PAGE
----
Facilitating collaboration can, nonetheless, be problematic. A number of commentators (e.g. James and Ebbutt, 1981; Burnard and Yaxley, 1998) have highlighted the difficulty of obtaining the commitment of fellow teachers, especially if they do not regard the research as important or relevant. Similarly, achieving student involvement may not be easy, particularly if they are behaving instrumentally. In this respect, gaining the commitment of students outside time-tabled hours may be difficult.
It has been suggested that it may be easier to obtain the involvement of teachers if they are already working with the action researcher, for example, as part of a course team (Day, 1993). This appeared to be the case when I asked the lecturers in my module team to become involved in an action research project relating to collaborative assessment. I was, however, the module leader and the two lecturers who worked with me were junior members of staff on one year contracts (in fact I had taught them both as undergraduates). Therefore, they may not have felt sufficiently empowered to refuse to co-operate. Similarly, students may feel compelled to acquiesce, because they may believe that refusal will jeopardise their marks. In both instances described above, there are issues around the extent to which the action researcher should exploit the relationships they have with others. Of course power can be used positively (Rowland, 2000 citing Foucault, 1984) and I personally felt that both the lecturers and the students would benefit from their involvement in the project. But to what extent was my judgement prejudiced by self-interest?
There may also be concerns about the influence that participants exert within the action research process. Some writers would contend that all participants should have an equal voice and there should be democratic control over all stages of the research process. For example, McTaggart (1991) advocates suspending status and power. The problem is that power differentials are likely to exist at some, if not all stages of the research, and will influence both the process and the outcome of research however much action researchers attempt to reduce (or deny) their existence (Chisholm, 1990). For example, Weiskopf and Laske (1996) have demonstrated how attempts to introduce more egalitarian forms of action research simply redistributed, rather than reduced, power differentials. Rowland (2000) also points out that the very act of initiating a research project is a manifestation of power. Moreover, there is often an inherent hierarchy within action research groups, for example between lecturers and students, and a limit to the extent that this can be redressed (Weiskopf and Laske 1996; Warhurst, 2001).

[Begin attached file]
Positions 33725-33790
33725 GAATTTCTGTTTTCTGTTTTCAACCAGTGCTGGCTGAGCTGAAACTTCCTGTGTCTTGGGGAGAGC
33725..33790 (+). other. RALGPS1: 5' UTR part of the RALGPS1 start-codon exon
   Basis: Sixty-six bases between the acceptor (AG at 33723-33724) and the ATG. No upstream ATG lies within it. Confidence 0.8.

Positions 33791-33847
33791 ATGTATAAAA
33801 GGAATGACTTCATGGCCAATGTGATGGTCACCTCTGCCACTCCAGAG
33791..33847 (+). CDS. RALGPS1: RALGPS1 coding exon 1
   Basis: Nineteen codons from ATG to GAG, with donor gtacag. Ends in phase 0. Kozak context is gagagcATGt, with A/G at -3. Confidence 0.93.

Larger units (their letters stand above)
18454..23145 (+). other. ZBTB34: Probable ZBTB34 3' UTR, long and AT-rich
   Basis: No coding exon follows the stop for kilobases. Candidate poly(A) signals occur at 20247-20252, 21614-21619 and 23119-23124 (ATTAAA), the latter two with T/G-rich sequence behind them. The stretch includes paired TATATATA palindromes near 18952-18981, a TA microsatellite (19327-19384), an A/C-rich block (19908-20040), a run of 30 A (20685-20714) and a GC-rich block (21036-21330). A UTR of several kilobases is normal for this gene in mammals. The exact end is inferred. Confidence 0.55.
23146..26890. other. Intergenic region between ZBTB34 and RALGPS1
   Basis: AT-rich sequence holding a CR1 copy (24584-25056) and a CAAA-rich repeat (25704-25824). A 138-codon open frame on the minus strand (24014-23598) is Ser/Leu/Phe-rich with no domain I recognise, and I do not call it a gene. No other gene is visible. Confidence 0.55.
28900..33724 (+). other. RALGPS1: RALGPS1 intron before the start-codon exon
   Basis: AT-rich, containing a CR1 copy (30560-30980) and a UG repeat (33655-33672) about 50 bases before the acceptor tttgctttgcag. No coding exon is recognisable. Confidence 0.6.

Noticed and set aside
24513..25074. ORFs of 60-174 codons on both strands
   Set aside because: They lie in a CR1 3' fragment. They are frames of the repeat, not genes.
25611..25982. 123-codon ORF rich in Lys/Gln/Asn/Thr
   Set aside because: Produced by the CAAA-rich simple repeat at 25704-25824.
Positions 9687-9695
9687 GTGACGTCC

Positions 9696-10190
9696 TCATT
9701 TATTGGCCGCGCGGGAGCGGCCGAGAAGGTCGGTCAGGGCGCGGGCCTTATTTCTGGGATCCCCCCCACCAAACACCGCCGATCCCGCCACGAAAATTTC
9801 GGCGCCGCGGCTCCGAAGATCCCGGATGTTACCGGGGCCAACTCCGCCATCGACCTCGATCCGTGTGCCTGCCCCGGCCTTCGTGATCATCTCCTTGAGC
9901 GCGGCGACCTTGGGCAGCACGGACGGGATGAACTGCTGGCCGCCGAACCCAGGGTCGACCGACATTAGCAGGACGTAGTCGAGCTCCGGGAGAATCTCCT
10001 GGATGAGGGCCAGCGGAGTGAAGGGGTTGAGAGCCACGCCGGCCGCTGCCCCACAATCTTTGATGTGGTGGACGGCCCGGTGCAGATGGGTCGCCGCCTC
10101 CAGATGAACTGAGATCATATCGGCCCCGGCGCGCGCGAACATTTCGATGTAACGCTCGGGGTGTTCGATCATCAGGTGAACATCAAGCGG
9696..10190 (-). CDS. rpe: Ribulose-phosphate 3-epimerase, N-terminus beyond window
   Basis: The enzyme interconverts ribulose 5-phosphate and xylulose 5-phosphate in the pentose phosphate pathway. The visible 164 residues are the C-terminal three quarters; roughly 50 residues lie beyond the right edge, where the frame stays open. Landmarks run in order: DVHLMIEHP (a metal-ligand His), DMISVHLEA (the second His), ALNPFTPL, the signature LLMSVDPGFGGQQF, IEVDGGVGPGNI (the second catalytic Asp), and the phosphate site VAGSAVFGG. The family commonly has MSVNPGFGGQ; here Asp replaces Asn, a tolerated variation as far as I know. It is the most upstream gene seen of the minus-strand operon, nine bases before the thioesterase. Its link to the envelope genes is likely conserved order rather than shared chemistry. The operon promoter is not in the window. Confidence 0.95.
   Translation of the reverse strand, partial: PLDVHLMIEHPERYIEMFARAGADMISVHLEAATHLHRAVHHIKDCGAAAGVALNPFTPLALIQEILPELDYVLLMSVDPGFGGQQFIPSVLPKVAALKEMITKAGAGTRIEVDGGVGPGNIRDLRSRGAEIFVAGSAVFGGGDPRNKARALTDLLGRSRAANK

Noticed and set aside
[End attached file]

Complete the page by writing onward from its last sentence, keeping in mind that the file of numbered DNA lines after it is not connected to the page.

I was aware of such factors in the research we carried out at Edge Hill. Although I tried to reduce the effect of power differentials in the way I acted, I was conscious of my inability to fundamentally change the situation and also aware of some of the contradictions in the way I behaved. For example, in the lecture theatre I exerted my authority in order to maintain control of a situation that has the potential to degenerate into chaos, whereas in the seminars the students were expected to adjust to my more relaxed and approachable manner.
In practice, however, it was my fellow lecturers, rather than the students who tended to be much more deferential and therefore reluctant to be critical. When I asked them about this they agreed that they were reticent to be critical, arguing that this arose out of a respect for my experience and judgement, rather than any perceptions about my status. This perspective makes sense because in other situations I will defer to the ‘authority’ of others when I feel they have superior knowledge of a particular situation or circumstances. For instance, student opinion has authority because only they can comment on the experience of being ‘a student’. This does not, however, mean that their opinions will automatically be deferred to. It can be argued that as lecturers:
We may well learn from the student’s life experiences. But do not we have a different starting point in our acquired knowledge and capacity to handle it and are our obligations not quite different? (Kogan, 2000, p. 210)